On 1 January 2012 Gough Island field researchers Karen Bourgeois and Sylvain Dromzée came across a Tristan Albatross Diomedea dabbenena chick in the long-term study colony in Gonydale that was behaving unusually.
From their report it was stated to be "[s]pinning on itself when we approached it, reacting more about our voices than our proximity. One eye was blue pale and the other closed. It was obviously blind. Not ringed, we can't know from which nest it came from. It looked healthy even if it exhibited still some down on its neck suggesting a delay in its growth. Sometimes it faced to the wind spreading the wings and practicing like the other Tristan Albatrosses close to fledge."
The blind Tristan Albatross was next seen on 9 January in the stream of the Gony River where it was "paddling when we recovered it and brought [it] back to an old nest in the neighbourhood where we found it the first time."
It was last seen alive on 16 January standing on a small islet in the stream. On 8 February "we found its fresh carcass in the Gony River 400 m downstream from the previous location where it was. It had been dragged by the flood after heavy rainfall a few days before."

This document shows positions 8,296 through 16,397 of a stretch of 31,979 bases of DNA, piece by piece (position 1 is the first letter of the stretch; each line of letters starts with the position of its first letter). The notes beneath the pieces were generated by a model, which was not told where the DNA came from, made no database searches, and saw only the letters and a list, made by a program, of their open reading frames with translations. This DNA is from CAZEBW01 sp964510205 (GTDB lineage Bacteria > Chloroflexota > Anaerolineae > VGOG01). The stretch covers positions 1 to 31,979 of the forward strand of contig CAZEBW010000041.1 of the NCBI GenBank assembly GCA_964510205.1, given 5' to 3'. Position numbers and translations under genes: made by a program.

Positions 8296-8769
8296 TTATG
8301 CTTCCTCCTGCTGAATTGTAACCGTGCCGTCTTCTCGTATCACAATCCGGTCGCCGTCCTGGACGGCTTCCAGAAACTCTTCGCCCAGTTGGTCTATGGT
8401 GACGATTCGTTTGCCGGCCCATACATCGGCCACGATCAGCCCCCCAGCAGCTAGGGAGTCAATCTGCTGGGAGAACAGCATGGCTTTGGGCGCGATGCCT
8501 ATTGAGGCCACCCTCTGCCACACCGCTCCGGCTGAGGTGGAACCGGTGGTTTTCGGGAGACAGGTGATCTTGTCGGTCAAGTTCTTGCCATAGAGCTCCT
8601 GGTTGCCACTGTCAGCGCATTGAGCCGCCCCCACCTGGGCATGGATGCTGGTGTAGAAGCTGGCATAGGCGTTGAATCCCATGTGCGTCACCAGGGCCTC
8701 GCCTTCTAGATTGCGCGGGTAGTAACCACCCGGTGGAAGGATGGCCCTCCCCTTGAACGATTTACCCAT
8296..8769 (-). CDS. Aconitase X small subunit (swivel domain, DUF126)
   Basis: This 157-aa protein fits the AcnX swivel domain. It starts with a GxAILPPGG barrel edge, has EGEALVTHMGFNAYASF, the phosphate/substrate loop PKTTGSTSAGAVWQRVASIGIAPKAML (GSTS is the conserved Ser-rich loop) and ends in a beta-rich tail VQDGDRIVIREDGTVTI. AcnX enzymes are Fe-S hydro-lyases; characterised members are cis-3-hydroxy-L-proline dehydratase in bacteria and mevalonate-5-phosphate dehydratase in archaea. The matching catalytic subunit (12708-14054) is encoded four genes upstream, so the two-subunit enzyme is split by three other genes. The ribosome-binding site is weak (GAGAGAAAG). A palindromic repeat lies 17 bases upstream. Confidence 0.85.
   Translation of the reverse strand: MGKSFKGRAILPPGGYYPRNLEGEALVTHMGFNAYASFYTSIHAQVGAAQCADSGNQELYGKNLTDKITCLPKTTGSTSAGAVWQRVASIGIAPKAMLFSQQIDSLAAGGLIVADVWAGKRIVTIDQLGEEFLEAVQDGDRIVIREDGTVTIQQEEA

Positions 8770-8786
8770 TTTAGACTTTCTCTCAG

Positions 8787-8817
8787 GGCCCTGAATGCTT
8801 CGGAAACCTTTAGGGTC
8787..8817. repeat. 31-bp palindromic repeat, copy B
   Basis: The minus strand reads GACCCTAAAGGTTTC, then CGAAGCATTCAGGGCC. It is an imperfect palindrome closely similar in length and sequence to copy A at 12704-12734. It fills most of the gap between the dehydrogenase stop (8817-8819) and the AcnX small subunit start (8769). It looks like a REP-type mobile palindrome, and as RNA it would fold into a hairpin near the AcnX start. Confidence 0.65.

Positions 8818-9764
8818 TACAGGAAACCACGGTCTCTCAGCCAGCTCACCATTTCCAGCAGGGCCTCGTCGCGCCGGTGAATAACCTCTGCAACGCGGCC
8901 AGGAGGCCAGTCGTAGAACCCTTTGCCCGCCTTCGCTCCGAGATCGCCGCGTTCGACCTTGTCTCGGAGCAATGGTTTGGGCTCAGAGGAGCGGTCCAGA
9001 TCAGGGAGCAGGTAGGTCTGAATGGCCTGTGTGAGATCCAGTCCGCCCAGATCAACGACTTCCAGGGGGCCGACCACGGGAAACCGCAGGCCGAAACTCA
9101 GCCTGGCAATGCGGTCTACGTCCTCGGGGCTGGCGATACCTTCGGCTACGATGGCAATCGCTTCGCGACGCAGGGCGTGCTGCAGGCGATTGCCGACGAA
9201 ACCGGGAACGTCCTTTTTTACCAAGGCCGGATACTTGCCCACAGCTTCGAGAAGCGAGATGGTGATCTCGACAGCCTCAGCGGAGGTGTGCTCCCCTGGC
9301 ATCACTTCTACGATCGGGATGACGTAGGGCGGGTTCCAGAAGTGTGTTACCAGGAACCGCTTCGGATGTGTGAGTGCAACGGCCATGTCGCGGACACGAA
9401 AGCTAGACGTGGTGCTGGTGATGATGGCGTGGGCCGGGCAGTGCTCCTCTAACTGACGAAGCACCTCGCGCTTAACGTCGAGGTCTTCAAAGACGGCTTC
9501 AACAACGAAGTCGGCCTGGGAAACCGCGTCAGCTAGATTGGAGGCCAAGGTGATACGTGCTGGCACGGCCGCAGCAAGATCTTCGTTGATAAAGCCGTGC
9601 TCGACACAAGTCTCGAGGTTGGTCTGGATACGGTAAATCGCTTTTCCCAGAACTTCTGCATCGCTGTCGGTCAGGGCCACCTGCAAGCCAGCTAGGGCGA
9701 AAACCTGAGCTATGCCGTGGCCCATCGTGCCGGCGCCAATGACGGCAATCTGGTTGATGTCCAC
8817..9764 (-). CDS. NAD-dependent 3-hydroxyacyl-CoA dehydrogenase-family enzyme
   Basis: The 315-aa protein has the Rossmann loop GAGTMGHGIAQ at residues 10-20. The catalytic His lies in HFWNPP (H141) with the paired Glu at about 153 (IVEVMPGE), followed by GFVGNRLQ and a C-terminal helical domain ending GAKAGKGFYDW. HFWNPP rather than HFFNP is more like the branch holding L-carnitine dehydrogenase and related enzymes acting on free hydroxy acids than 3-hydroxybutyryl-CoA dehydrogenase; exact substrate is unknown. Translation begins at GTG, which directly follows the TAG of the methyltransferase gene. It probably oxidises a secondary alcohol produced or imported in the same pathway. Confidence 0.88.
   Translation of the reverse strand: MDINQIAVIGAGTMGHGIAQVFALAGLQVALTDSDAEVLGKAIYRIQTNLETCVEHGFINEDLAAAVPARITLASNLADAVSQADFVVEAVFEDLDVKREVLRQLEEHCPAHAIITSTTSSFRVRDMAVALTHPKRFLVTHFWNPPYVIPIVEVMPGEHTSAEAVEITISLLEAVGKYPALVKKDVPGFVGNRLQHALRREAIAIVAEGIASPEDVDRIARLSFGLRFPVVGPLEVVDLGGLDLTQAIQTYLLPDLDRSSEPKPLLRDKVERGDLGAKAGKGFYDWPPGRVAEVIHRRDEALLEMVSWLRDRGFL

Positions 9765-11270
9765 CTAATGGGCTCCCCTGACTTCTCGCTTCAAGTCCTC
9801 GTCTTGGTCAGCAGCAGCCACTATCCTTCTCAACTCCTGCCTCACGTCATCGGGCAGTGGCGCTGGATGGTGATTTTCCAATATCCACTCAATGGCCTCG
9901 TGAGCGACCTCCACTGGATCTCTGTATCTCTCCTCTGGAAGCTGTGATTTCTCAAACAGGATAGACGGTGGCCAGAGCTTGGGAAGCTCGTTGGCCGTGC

Given that it would not have been able to fledge successfully, death by drowning was perhaps a quicker end than starvation and attack when visibly weakened by House Mice Mus musculus and/or Southern Giant Petrels Macronectes giganteus (click here).
With thanks to Karen Bourgeois and Sylvain Dromzée for their observations and photographs.
Research on Tristan Albatrosses on Gough is funded by the UK's Overseas Territories Environment Programme via the Royal Society for the Protection of Birds. Activities ashore are conducted with the approval of the Tristan Conservation Department and are supported logistically by the South African Department of Environmental Affairs.
John Cooper, ACAP Information Officer, 18 October 2012